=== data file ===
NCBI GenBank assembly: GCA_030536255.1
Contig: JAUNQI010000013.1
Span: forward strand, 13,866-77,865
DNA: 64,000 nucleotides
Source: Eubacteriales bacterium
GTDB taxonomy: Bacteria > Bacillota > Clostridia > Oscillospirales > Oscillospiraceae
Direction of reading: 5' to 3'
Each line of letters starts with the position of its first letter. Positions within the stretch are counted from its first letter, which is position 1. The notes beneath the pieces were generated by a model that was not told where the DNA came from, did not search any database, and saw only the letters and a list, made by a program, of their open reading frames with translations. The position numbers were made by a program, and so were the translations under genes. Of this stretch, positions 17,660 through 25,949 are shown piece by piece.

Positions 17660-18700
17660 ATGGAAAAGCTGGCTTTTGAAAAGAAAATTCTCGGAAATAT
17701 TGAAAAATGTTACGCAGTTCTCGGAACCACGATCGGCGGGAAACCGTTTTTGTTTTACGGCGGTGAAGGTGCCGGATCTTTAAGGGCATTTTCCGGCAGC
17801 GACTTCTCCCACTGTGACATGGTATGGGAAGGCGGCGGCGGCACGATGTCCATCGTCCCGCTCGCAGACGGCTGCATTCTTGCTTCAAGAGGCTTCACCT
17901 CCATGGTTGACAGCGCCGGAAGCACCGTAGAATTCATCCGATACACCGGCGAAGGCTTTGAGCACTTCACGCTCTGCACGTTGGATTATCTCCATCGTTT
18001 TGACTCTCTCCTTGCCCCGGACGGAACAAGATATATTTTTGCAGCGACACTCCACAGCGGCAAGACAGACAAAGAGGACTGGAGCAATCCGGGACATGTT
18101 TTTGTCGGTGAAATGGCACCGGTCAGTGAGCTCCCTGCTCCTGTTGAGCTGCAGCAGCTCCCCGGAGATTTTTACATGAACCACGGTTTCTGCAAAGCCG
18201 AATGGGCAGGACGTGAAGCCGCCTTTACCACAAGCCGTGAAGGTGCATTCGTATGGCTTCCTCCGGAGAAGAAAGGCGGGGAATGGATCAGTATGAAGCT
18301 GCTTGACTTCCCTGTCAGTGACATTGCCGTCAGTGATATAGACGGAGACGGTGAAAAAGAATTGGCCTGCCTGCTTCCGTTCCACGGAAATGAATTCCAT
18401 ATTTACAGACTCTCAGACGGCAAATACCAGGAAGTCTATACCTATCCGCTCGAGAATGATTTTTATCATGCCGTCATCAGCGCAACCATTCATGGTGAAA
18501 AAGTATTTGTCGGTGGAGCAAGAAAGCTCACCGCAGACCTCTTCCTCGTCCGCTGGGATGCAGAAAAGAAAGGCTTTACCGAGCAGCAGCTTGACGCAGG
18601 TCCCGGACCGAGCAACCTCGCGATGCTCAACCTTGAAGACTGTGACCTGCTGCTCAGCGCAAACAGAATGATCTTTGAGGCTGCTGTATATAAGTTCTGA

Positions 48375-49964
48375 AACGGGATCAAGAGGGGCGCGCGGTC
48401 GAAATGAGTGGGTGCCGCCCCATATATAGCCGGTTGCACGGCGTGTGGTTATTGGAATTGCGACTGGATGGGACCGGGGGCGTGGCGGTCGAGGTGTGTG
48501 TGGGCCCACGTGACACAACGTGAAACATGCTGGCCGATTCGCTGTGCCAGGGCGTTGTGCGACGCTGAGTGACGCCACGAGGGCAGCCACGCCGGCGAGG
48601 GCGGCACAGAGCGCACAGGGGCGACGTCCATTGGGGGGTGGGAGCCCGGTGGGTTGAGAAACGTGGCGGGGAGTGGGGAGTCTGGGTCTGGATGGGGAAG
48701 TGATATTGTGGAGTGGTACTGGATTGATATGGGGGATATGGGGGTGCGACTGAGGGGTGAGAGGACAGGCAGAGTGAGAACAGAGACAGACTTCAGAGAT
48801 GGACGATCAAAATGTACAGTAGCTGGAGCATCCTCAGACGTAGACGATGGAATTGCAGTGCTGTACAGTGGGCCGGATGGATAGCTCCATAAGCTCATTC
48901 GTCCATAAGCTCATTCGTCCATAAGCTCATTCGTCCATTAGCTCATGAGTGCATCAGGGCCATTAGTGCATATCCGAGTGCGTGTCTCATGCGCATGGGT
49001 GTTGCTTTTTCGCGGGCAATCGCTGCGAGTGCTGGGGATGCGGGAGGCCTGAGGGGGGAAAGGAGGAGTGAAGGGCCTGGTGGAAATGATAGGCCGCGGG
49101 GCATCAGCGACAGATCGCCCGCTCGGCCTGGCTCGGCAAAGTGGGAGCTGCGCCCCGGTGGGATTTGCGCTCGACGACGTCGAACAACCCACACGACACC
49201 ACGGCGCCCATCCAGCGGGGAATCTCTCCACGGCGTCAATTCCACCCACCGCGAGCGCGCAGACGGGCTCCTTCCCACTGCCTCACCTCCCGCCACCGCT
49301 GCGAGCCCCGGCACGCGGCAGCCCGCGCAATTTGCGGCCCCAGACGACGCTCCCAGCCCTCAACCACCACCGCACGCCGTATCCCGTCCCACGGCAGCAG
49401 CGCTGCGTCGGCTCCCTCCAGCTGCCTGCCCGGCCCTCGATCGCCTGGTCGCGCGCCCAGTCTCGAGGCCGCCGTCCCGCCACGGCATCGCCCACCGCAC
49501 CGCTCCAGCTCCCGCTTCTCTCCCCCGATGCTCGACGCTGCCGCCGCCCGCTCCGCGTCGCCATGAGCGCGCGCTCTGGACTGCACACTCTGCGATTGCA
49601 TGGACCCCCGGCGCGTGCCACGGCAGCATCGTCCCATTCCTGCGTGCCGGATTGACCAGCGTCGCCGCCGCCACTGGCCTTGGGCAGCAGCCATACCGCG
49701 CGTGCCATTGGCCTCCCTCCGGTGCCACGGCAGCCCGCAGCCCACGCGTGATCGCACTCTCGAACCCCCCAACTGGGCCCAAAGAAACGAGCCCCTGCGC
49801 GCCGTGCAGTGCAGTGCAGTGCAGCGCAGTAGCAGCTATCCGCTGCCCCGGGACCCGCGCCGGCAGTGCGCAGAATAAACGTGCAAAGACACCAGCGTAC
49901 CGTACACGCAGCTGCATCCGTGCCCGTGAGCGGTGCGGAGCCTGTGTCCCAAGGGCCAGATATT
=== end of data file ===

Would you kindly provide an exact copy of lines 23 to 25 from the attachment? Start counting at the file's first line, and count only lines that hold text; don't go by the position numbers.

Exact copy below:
48401 GAAATGAGTGGGTGCCGCCCCATATATAGCCGGTTGCACGGCGTGTGGTTATTGGAATTGCGACTGGATGGGACCGGGGGCGTGGCGGTCGAGGTGTGTG
48501 TGGGCCCACGTGACACAACGTGAAACATGCTGGCCGATTCGCTGTGCCAGGGCGTTGTGCGACGCTGAGTGACGCCACGAGGGCAGCCACGCCGGCGAGG
48601 GCGGCACAGAGCGCACAGGGGCGACGTCCATTGGGGGGTGGGAGCCCGGTGGGTTGAGAAACGTGGCGGGGAGTGGGGAGTCTGGGTCTGGATGGGGAAG